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PLoS One. 2012;7(7):e41641. doi: 10.1371/journal.pone.0041641. Epub 2012 Jul 26.

Body iron stores and heme-iron intake in relation to risk of type 2 diabetes: a systematic review and meta-analysis.

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  • 1Department of Endocrinology and Metabolism, Sichuan University, West China Hospital, Chengdu, China.



Emerging evidence from biological and epidemiological studies has suggested that body iron stores and heme-iron intake may be related to the risk of type 2 diabetes (T2D). We aimed to examine the association of body iron stores and heme-iron intake with T2D risk by conducting a systematic review and meta-analysis of previously published studies.


Systematic review and subsequent meta-analysis were conducted by searching MEDLINE database up to June 22, 2012 to identify studies that analyzed the association of body iron stores or dietary heme-iron intake with T2D risk. The meta-analysis was performed using the effect estimates and 95% confidence intervals (CIs) to calculate the pooled risk estimates, while the heterogeneity among studies was examined using the I(2) and Q statistic.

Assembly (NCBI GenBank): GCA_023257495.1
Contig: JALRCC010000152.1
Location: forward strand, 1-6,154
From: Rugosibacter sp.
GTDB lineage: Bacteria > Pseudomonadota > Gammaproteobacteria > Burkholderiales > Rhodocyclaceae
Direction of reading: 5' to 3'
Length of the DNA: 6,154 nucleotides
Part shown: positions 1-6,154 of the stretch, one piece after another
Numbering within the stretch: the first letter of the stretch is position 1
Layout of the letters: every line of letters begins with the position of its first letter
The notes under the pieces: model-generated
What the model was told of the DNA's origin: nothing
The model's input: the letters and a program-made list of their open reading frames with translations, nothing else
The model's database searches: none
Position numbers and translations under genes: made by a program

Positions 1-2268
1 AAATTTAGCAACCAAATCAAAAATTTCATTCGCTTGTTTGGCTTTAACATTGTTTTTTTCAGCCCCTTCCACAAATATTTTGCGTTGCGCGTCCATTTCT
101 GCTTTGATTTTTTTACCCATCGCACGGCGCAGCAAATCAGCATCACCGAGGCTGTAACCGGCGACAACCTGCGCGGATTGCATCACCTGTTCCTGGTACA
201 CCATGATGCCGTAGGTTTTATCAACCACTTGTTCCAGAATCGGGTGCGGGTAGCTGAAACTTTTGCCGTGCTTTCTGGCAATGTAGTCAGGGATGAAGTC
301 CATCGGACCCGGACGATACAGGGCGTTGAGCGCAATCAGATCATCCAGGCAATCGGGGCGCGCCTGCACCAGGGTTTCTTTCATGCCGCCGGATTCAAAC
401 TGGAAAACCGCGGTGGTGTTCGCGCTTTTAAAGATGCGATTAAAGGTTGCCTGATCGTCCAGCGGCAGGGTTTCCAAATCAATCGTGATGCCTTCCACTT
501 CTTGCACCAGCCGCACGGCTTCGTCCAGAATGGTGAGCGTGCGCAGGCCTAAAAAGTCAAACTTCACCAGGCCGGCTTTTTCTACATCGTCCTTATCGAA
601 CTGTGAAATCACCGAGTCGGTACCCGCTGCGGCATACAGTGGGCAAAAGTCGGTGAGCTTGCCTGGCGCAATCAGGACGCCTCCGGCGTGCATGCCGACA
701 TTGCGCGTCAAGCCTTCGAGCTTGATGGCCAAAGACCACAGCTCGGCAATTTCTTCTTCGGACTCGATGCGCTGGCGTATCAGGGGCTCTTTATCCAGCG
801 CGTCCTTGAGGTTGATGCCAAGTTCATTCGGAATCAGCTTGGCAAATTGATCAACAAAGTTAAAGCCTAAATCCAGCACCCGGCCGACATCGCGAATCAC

The meta-analysis included 16 high-quality studies: 12 studies analyzed ferritin levels (4,366 T2D patients and 41,091 controls) and 4 measured heme-iron intake (9,246 T2D patients and 179,689 controls). The combined relative risk (RR) comparing the highest and lowest category of ferritin levels was 1.66 (95% CI: 1.15-2.39) for prospective studies, 2.29 (95% CI: 1.48-3.54) for cross-sectional studies with heterogeneity (Q = 14.84, p = 0.01, I(2) = 66.3%; Q = 44.16, p<0.001, I(2) = 88.7%). The combined RR comparing the highest and lowest category of heme-iron intake was 1.31 (95% CI: 1.21-1.43) with heterogeneity (Q = 1.39, p = 0.71, I(2) = 0%). No publication bias was found. Additional 15 studies that were of good quality, had significant results, and analyzed the association between body iron stores and T2D risk were qualitatively included in the systematic review.


The meta-analysis and systematic review suggest that increased ferritin levels and heme-iron intake are both associated with higher risk of T2D.

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